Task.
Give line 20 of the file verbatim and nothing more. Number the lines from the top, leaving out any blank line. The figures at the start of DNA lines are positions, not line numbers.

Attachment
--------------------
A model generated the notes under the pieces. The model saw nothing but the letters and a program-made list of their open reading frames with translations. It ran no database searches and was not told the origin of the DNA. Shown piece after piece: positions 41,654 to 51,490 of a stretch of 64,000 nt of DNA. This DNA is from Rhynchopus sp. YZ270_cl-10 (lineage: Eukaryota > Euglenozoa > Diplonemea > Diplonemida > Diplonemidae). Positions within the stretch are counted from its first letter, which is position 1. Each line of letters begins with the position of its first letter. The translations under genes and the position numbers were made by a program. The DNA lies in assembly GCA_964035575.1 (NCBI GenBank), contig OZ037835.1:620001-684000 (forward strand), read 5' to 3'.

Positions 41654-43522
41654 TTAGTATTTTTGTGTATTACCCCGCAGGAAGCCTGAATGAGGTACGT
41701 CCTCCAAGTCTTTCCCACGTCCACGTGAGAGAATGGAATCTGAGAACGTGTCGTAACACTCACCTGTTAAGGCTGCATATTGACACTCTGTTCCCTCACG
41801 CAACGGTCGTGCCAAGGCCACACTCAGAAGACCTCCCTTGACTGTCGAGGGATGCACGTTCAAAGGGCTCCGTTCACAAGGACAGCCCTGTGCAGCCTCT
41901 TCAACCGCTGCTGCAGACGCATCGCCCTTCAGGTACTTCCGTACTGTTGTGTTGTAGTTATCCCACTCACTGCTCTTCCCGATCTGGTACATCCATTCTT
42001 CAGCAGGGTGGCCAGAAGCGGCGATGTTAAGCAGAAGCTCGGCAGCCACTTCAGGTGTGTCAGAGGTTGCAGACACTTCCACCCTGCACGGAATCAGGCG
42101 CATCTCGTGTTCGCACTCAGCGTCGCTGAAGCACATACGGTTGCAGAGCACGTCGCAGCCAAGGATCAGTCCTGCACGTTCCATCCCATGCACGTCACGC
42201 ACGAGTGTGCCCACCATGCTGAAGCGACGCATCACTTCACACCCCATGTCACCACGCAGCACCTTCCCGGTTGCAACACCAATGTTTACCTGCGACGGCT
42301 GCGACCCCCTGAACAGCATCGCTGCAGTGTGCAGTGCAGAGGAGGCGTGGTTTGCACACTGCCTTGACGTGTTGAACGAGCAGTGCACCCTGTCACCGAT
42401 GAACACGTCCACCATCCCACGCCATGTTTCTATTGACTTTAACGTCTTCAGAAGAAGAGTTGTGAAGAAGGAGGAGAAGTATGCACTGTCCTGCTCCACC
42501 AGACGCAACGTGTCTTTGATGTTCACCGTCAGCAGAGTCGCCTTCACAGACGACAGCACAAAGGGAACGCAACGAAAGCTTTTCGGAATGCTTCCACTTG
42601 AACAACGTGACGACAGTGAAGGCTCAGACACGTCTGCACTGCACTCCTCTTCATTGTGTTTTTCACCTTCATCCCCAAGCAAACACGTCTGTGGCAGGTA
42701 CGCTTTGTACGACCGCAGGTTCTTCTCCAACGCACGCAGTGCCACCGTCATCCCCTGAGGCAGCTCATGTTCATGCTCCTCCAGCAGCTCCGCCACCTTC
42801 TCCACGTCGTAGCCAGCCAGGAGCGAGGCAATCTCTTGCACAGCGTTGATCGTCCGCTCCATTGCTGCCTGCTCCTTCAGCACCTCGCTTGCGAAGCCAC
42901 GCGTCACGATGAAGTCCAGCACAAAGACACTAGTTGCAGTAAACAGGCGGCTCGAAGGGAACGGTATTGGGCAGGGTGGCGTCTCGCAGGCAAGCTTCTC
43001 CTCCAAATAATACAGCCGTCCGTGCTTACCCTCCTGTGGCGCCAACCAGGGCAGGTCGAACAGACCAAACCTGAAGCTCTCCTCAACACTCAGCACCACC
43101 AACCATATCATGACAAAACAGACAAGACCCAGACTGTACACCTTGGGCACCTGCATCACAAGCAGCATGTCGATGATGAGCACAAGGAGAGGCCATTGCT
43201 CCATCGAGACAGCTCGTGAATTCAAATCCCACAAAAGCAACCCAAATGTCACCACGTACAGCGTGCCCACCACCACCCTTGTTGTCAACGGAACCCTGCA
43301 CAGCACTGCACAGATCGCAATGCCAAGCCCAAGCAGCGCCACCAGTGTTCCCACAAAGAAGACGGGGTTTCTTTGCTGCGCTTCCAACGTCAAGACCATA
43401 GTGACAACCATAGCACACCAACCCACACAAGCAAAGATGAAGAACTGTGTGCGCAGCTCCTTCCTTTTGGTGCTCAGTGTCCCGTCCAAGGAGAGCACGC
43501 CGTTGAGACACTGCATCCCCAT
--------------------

43301 CAGCACTGCACAGATCGCAATGCCAAGCCCAAGCAGCGCCACCAGTGTTCCCACAAAGAAGACGGGGTTTCTTTGCTGCGCTTCCAACGTCAAGACCATA